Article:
Review: taking Prednisone and Prolia together


Summary

Drug interactions are reported among people who take Prednisone and Prolia together. This review analyzes the effectiveness and drug interactions between Prednisone and Prolia. It is created by eHealthMe based on reports of 216 people who take the same drugs from FDA and social media, and is updated regularly.

You are not alone

Join a support group for people who take Prednisone and Prolia >>>

Personalized health information

On eHealthMe you can find out what patients like me (same gender, age) reported their drugs and conditions on FDA and social media since 1977. Our tools are free and anonymous. 86 million people have used us. 300+ peer-reviewed medical journals have referenced our original studies. Start now >>>


Prednisone

Prednisone has active ingredients of prednisone. It is often used in rheumatoid arthritis. (latest outcomes from Prednisone 147,420 users)

Prolia

Prolia has active ingredients of denosumab. It is often used in osteoporosis post-menopausal. (latest outcomes from Prolia 5,596 users)

On Jul, 21, 2016

216 people who take Prednisone, Prolia are studied.


Number of reports submitted per year:

Prednisone and Prolia drug interactions.

Drug effectiveness over time:

Prednisone:
  • < 1 month: 0.0% - (0 of 0 people)
  • 1 - 6 months: 0.0% - (0 of 0 people)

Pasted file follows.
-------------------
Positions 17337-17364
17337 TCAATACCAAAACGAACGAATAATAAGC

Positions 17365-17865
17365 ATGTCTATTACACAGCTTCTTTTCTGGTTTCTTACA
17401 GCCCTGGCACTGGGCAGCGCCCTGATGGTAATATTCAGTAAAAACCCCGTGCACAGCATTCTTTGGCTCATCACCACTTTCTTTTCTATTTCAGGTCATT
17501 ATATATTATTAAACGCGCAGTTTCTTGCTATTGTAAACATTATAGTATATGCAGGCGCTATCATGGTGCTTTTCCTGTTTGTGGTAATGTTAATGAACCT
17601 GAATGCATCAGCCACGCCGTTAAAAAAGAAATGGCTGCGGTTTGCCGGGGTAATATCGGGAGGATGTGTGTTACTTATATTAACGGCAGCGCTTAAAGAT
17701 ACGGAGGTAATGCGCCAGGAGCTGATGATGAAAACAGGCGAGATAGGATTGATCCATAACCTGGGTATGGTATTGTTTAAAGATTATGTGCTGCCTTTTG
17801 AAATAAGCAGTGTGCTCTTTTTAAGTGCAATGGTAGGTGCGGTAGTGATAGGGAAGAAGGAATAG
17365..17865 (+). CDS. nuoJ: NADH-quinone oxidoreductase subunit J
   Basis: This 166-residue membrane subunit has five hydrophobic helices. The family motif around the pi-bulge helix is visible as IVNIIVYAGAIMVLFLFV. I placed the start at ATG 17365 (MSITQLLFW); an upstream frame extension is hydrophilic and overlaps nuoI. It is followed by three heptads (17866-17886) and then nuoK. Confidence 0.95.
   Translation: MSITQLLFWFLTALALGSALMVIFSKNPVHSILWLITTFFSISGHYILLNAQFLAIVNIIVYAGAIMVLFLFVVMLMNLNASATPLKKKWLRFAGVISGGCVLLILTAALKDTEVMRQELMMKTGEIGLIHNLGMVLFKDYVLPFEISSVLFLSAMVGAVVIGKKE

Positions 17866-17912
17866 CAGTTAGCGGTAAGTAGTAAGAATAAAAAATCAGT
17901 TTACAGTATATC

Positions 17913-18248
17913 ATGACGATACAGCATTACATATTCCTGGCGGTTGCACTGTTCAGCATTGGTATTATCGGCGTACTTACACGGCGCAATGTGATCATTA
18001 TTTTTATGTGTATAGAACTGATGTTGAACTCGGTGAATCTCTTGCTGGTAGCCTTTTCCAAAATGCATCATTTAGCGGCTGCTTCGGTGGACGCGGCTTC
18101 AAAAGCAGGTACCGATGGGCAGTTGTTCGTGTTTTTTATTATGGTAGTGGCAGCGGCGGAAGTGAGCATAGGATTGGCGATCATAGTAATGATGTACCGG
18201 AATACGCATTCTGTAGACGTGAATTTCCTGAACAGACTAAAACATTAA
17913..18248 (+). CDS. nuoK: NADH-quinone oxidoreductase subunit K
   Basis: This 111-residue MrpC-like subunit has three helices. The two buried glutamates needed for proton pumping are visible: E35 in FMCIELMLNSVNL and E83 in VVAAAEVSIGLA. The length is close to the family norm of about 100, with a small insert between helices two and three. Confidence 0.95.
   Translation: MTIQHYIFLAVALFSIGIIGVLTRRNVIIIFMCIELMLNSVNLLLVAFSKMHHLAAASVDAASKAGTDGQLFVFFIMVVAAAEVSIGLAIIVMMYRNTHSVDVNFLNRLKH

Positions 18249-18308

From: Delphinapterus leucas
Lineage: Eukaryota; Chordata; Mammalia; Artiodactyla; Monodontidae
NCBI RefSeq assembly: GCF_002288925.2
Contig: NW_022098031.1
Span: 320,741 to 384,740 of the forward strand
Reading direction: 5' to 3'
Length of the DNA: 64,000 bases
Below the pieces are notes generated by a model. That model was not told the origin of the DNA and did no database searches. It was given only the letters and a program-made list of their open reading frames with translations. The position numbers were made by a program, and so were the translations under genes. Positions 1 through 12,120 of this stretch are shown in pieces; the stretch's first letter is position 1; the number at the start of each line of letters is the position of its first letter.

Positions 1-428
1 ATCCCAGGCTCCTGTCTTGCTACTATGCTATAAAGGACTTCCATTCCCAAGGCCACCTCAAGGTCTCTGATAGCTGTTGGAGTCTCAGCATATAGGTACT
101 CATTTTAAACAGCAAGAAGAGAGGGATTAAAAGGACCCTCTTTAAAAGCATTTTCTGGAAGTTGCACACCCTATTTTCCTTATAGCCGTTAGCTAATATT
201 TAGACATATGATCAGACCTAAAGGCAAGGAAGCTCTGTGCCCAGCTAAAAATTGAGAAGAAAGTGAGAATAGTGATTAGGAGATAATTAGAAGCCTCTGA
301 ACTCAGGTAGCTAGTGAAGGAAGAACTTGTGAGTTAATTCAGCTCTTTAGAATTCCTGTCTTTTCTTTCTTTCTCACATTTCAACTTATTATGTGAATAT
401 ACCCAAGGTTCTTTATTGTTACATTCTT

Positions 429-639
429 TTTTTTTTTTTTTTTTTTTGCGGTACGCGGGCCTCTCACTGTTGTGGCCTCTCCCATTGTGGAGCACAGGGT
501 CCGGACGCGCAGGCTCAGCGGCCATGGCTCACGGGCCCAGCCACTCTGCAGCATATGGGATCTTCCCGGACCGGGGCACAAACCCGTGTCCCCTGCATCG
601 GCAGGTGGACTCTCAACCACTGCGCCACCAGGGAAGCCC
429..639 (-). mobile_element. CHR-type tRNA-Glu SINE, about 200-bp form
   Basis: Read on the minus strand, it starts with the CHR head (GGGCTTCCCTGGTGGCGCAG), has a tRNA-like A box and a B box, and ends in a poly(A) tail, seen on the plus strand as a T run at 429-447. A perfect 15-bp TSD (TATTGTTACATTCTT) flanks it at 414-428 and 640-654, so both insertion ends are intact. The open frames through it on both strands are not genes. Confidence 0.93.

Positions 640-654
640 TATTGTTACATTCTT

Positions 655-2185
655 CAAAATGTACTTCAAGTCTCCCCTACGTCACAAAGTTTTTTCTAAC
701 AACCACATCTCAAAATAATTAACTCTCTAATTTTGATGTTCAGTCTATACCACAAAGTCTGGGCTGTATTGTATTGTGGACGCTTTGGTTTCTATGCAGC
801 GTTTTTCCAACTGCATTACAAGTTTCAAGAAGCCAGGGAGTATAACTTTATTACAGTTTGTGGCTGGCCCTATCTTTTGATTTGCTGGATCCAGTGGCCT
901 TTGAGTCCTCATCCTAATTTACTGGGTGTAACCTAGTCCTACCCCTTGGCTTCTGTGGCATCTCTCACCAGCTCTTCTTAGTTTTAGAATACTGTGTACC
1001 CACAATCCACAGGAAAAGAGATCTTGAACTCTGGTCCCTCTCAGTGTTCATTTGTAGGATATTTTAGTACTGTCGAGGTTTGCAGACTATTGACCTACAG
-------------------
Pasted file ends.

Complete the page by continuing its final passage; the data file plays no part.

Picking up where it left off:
• 6 - 12 months: 0.0% - (0 of 0 people)
  • 1 - 2 years: 100.0% - (1 of 1 people)
  • 2 - 5 years: 0.0% - (0 of 0 people)
  • 5 - 10 years: 100.0% - (3 of 3 people)
  • 10+ years: 0.0% - (0 of 0 people)
  • not specified: 0.0% - (0 of 0 people)
Prolia:
  • < 1 month: 0.0% - (0 of 0 people)
  • 1 - 6 months: 0.0% - (0 of 0 people)
  • 6 - 12 months: 0.0% - (0 of 3 people)
  • 1 - 2 years: 0.0% - (0 of 0 people)
  • 2 - 5 years: 0.0% - (0 of 0 people)
  • 5 - 10 years: 0.0% - (0 of 0 people)
  • 10+ years: 0.0% - (0 of 0 people)
  • not specified: 0.0% - (0 of 0 people)

Drug effectiveness by gender:

Prednisone:
  • female: 100.0% - (3 of 3 people)
  • male: 100.0% - (1 of 1 people)
Prolia:
  • female: 0.0% - (0 of 3 people)
  • male: 0.0% - (0 of 0 people)

Drug effectiveness by age:

Prednisone:
  • 0-1: 0.0% - (0 of 0 people)
  • 2-9: 0.0% - (0 of 0 people)
  • 10-19: 0.0% - (0 of 0 people)
  • 20-29: 0.0% - (0 of 0 people)
  • 30-39: 0.0% - (0 of 0 people)
  • 40-49: 0.0% - (0 of 0 people)
  • 50-59: 100.0% - (1 of 1 people)
  • 60+: 100.0% - (3 of 3 people)
Prolia:
  • 0-1: 0.0% - (0 of 0 people)
  • 2-9: 0.0% - (0 of 0 people)
  • 10-19: 0.0% - (0 of 0 people)
  • 20-29: 0.0% - (0 of 0 people)
  • 30-39: 0.0% - (0 of 0 people)
  • 40-49: 0.0% - (0 of 0 people)
  • 50-59: 0.0% - (0 of 0 people)
  • 60+: 0.0% - (0 of 3 people)

Most common drug interactions over time *:

< 1 month:
  • hypocalcaemia
  • paraesthesia
  • fatigue
  • pain in extremity
  • oedema peripheral
  • arthralgia
  • asthenia
  • blood calcium decreased
  • myalgia
  • nausea
1 - 6 months:
  • cellulitis
  • asthenia
  • back pain
  • dyspnoea
  • fatigue
  • hypertension
  • hypocalcaemia
  • interstitial lung disease
  • osteonecrosis of jaw
  • postoperative wound complication
6 - 12 months:
  • liver cirrhosis
  • cellulitis
  • postoperative wound complication
  • arthralgia
  • bone pain
  • constipation
  • disease progression
  • dyspnoea
  • emphysema
  • heart rate increased
1 - 2 years:
  • exposed bone in jaw
  • apical granuloma
  • bone lesion
  • contusion
  • dental discomfort